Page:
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CRF vs. Push feed - myth?

Discussion in 'Rifle Country' started by Benelli Shooter, Mar 16, 2008.

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  1. Benelli Shooter

    Benelli Shooter Member

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    I have always read that a big advantage of controlled round feed over push feed was that the CRF allowed you to cycle the bolt and feed a round at any angle. So, if you stumbled while an animal was attacking you, you could chamber the round at odd angles if you needed...

    I just tried chambering a round in my push feed Remington 700 at every angle you could imagine. I didn't have any problems. The round appears to leave the magazine lips while after the tip of the cartridge enters the chamber. Therefore, the bullet never falls out and chambers sideways, upside down ect...

    Is the superiority of CRF in this situation just a myth?
     
  2. rbernie
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    rbernie Member

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    No, it's not. You did a static experiment.

    Now try it while moving and jostling the rifle badly. Each of my Remmie 700s will drop a round or misfeed it if I try to strip-n-feed while canting the rifle to the right and bouncing it. My 77MkIIs will not.
     
  3. jmr40

    jmr40 Member

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    The primary advantage of CRF is in getting the empty case out of the chamber reliably. The large claw grips a much larger portion of the case and the blade ejector is a much more reliable way to eject rounds.

    Unless you are feeding rounds very slowly or there is something wrong with your gun it should go in just as well with a PF, even at odd angles.

    Also with a CRF once you strip the round from the magazine and if you do not fully chamber the round you can pull it back out and it will eject. With PF the extractor will not grip the rim until the bolt is fully closed.

    Even though the CRF has a lot of theoretical advantages I have never had a problem with PF rifles and only have 2 CRF out of 14 rifles.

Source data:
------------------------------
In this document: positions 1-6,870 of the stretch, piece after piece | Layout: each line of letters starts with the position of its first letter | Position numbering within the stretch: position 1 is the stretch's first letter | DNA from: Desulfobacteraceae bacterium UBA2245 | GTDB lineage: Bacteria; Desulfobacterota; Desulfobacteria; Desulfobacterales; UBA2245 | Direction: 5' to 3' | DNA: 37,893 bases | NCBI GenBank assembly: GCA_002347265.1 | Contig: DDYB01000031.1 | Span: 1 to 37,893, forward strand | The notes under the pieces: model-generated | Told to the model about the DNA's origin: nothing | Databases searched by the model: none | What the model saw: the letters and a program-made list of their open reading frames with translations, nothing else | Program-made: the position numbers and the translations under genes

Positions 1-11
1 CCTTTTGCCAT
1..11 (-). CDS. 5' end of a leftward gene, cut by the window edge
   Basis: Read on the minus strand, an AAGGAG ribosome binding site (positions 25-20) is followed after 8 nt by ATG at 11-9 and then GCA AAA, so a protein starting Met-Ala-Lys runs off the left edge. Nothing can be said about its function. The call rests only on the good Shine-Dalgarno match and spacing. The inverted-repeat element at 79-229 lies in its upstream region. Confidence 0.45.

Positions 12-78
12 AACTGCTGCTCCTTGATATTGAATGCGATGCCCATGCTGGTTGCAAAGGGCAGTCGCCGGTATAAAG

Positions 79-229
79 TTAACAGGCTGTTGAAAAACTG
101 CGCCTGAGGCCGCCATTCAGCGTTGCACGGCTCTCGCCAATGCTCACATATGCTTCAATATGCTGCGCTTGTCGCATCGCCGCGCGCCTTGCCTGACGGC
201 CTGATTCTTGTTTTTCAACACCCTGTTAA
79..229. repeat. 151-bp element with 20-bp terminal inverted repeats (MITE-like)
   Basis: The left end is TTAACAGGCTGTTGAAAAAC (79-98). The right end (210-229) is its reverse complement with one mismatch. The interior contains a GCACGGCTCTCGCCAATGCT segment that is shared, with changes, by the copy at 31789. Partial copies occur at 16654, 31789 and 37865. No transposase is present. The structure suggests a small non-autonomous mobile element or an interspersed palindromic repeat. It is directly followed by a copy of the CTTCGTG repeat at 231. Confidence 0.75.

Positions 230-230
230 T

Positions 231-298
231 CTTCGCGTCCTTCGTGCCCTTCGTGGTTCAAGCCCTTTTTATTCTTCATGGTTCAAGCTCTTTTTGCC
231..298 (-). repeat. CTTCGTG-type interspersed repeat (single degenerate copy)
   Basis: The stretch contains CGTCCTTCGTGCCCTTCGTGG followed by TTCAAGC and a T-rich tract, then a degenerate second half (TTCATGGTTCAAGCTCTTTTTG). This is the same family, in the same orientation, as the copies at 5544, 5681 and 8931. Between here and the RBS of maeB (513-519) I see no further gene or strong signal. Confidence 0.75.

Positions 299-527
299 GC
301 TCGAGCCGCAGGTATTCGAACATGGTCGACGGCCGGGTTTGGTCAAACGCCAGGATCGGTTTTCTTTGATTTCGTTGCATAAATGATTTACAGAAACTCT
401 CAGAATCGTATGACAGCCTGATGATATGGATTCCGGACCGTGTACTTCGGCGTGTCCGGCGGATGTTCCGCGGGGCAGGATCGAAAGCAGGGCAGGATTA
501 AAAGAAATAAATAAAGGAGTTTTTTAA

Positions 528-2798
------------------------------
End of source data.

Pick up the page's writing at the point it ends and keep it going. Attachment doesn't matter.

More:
4. Gila Jorge

    Gila Jorge Member

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    No myth...I have only two rifles which are push feed, one is a Marlin 39a and the other an AR-15..all the rest are CRF...wouldn;'t have any other type...
     
  5. Gator

    Gator Member

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    Myth???

    NO.
     
  6. Charles S

    Charles S Member

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    No it is no myth, but it is not really necessary in the vast majority of hunting situations.

    I would want CRF if I was to choose to hunt dangerous game, otherwise to me it is really not big deal.
     
  7. berettashotgun

    berettashotgun Member

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    Forget a CRF rifle for dangerous game, I require a double rifle with superior backup firepower.

    Never noticed a difference, except my hunting partner had a heck of a time first time out shooting a runing deer with a win 70 after spending his entire adult (59 this year) life with rem 700's.
    He jammed the win up severely. Still cannot figure that out.
     
  8. Benelli Shooter

    Benelli Shooter Member

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    To those who answered no, if both guns feed at odd angles, why is CRF superior?
     
  9. Art Eatman

    Art Eatman Administrator Staff Member

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    Benelli Shooter, rbernie already answered your question.

    I've used push-feed for decades, with never any sort of problems. However, it is indeed possible for all the various horribles to occur: If you're stumbling around and the rifle isn't held fairly steady during the cycle. And if buck fever strikes during the cycling, the results could vary from funny as all get out to watch--and with DG, to tragedy.

    99.99% of the time with hunting in the Lower 48, it's not a problem...

    Art
     
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